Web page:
– But I would say that’s a discount to rational active scientists who we know that are much older than she is who are very (speaking quickly)
look at the data, right? Professor Tim Noakes who’s an older gentleman is out
there looking at the data, fighting the good fight around
the misconception there. One thing that our producer Zil flagged, I didn’t know about her background, was that she was actually a
judge on the Biggest Loser, and a coach on the Biggest Loser. So it’s funny to me, again, going ad hominem here
to make the controversy. You’re talking about selling a diet that you have monetary
ties to in your book, and you’ve been on TV shows which do weight loss strategies that just don’t work, right, if you actually look at the results, if these crash diets actually work. No, all these people
regain all their weight. So it’s hypocritical to come
out on your high platform critiquing other people to
make money off a keto diet or making false claims when you are selling a book and make money off of the Biggest Loser, which kind of makes clowns of people struggling with real weight
problems in a lot of ways. You’re telling them, “Hey, “we’re gonna make a competition “to see how much fat you can lose” so quickly, so unhealthily. And these guys pop right back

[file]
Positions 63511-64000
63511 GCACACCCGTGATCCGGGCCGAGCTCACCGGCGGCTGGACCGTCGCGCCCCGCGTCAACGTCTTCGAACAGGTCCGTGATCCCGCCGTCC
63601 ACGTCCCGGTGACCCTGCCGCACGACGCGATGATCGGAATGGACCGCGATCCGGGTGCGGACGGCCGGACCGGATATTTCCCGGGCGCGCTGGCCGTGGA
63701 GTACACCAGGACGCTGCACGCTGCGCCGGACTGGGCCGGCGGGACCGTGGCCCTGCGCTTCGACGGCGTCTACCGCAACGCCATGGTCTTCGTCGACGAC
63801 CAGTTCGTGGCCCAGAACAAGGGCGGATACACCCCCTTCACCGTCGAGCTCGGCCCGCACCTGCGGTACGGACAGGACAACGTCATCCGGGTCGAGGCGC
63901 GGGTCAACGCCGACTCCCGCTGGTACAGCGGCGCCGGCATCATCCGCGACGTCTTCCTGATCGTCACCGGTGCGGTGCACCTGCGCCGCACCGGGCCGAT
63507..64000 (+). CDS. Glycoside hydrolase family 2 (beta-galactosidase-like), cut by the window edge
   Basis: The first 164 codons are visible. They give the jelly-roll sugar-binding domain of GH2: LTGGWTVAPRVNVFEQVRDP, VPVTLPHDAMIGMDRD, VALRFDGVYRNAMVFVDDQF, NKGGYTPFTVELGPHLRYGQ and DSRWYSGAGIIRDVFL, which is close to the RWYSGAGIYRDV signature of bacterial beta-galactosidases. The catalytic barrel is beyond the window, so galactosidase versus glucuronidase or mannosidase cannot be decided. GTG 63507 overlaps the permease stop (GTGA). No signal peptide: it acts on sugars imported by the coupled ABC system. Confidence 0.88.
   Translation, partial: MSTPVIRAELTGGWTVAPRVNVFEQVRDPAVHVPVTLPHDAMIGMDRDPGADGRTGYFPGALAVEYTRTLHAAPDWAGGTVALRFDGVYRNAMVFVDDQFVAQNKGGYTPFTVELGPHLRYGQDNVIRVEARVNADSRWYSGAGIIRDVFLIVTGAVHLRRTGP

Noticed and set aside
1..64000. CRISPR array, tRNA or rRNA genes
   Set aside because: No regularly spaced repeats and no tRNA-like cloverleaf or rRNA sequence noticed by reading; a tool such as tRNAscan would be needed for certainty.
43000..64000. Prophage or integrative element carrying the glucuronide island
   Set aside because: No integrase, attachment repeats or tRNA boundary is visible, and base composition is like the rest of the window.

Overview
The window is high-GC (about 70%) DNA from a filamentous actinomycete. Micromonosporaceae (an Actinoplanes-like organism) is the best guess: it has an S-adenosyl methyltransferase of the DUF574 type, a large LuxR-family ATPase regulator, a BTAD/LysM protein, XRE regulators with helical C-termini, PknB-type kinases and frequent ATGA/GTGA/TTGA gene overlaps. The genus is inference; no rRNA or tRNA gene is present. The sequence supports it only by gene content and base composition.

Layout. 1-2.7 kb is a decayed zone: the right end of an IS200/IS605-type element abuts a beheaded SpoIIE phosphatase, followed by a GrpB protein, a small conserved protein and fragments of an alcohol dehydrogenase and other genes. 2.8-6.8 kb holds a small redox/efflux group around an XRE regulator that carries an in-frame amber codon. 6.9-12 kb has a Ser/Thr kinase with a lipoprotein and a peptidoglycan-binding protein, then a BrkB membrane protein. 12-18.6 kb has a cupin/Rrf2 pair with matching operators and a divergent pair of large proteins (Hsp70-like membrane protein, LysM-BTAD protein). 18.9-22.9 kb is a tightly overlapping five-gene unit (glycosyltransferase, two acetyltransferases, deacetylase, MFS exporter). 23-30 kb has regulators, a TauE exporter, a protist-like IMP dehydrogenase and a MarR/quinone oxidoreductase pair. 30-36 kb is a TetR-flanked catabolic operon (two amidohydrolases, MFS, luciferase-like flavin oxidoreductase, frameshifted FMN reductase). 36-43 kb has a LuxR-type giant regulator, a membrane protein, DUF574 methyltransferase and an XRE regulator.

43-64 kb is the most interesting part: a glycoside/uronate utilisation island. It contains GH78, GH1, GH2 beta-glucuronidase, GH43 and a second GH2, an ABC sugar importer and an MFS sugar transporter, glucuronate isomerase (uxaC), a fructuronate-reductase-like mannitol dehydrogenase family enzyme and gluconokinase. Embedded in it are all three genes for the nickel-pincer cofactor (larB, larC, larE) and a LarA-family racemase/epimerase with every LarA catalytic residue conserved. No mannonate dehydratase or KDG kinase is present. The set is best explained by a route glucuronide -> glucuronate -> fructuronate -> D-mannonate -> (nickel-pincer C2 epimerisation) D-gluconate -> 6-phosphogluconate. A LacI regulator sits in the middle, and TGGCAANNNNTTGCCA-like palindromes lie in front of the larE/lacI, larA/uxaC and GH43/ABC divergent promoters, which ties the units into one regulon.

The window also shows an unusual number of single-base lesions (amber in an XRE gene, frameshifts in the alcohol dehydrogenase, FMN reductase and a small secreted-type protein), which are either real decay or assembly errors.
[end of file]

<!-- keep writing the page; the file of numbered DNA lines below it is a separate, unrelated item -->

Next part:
up to their normal weight after their show is over. – So I think it’s not helpful to scaremonger and to try and dissuade people for whom keto might be transformative and really really helping them lose weight and get to a place that
they’ve not ever been before. So I think it’s not necessarily for everyone, but if it works for some people, there’s absolutely no reason– – And there’s strong evidence suggesting it could work for a lot of people. Those are our thoughts
on Jillian Michaels’ Big Think video. If you like content like this, consider subscribing
to our YouTube channel. We also have a weekly
podcast called HVMN podcast where we discuss topics
like ketogenic diet and human performance broadly. Subscribe, give us your comment, give us your feedback. Thanks so much and see you guys next time. – [Brianna] Goodbye.